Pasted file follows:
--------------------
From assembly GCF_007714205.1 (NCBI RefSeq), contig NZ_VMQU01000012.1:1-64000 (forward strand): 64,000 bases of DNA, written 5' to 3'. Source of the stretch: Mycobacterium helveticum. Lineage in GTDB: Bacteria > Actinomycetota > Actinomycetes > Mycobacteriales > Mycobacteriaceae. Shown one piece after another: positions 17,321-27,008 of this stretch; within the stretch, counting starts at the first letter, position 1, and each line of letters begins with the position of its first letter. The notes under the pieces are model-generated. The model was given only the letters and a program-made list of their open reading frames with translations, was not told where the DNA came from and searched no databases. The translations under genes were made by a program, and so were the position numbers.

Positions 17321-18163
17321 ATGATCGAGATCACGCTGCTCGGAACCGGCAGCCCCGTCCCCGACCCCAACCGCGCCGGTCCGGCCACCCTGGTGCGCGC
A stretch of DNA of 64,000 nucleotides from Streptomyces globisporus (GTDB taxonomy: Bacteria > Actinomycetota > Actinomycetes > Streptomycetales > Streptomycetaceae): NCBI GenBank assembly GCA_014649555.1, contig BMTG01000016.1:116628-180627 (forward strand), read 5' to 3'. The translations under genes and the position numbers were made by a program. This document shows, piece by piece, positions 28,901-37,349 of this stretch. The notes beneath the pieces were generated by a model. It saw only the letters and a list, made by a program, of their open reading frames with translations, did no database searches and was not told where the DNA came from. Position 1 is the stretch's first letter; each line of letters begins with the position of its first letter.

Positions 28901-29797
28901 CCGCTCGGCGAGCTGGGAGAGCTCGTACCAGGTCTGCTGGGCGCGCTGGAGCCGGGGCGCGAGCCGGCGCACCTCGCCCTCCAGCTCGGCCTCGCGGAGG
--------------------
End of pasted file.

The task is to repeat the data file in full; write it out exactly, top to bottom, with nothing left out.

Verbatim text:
From assembly GCF_007714205.1 (NCBI RefSeq), contig NZ_VMQU01000012.1:1-64000 (forward strand): 64,000 bases of DNA, written 5' to 3'. Source of the stretch: Mycobacterium helveticum. Lineage in GTDB: Bacteria > Actinomycetota > Actinomycetes > Mycobacteriales > Mycobacteriaceae. Shown one piece after another: positions 17,321-27,008 of this stretch; within the stretch, counting starts at the first letter, position 1, and each line of letters begins with the position of its first letter. The notes under the pieces are model-generated. The model was given only the letters and a program-made list of their open reading frames with translations, was not told where the DNA came from and searched no databases. The translations under genes were made by a program, and so were the position numbers.

Positions 17321-18163
17321 ATGATCGAGATCACGCTGCTCGGAACCGGCAGCCCCGTCCCCGACCCCAACCGCGCCGGTCCGGCCACCCTGGTGCGCGC
A stretch of DNA of 64,000 nucleotides from Streptomyces globisporus (GTDB taxonomy: Bacteria > Actinomycetota > Actinomycetes > Streptomycetales > Streptomycetaceae): NCBI GenBank assembly GCA_014649555.1, contig BMTG01000016.1:116628-180627 (forward strand), read 5' to 3'. The translations under genes and the position numbers were made by a program. This document shows, piece by piece, positions 28,901-37,349 of this stretch. The notes beneath the pieces were generated by a model. It saw only the letters and a list, made by a program, of their open reading frames with translations, did no database searches and was not told where the DNA came from. Position 1 is the stretch's first letter; each line of letters begins with the position of its first letter.

Positions 28901-29797
28901 CCGCTCGGCGAGCTGGGAGAGCTCGTACCAGGTCTGCTGGGCGCGCTGGAGCCGGGGCGCGAGCCGGCGCACCTCGCCCTCCAGCTCGGCCTCGCGGAGG